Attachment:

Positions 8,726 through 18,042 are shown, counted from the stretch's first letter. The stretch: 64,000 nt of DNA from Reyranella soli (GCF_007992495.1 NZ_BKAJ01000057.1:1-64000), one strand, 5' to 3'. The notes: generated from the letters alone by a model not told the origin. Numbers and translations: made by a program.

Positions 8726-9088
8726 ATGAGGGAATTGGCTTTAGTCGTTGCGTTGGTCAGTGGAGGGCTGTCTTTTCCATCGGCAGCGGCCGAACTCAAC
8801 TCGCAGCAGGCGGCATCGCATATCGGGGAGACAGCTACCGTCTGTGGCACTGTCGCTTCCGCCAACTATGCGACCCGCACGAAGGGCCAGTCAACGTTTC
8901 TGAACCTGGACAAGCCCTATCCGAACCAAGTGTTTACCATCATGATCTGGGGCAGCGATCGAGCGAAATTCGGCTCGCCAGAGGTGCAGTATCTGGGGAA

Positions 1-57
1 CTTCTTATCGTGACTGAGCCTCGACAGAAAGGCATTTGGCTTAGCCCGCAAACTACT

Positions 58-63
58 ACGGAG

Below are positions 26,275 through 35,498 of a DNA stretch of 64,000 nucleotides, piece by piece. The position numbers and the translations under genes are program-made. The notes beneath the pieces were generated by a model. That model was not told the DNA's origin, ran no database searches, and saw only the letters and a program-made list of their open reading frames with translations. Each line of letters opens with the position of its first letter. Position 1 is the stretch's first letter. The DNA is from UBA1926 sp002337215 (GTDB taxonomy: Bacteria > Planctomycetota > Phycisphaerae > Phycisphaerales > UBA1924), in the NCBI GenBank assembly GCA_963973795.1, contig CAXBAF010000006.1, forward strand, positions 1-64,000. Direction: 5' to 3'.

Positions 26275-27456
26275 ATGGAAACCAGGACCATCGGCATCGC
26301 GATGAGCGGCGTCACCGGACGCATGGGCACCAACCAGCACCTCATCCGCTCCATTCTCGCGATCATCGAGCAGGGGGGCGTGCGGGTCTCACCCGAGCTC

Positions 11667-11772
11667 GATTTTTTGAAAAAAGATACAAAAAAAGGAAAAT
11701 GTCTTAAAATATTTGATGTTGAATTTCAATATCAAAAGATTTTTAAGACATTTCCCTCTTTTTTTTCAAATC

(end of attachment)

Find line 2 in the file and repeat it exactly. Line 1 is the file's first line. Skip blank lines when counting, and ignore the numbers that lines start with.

Positions 8726-9088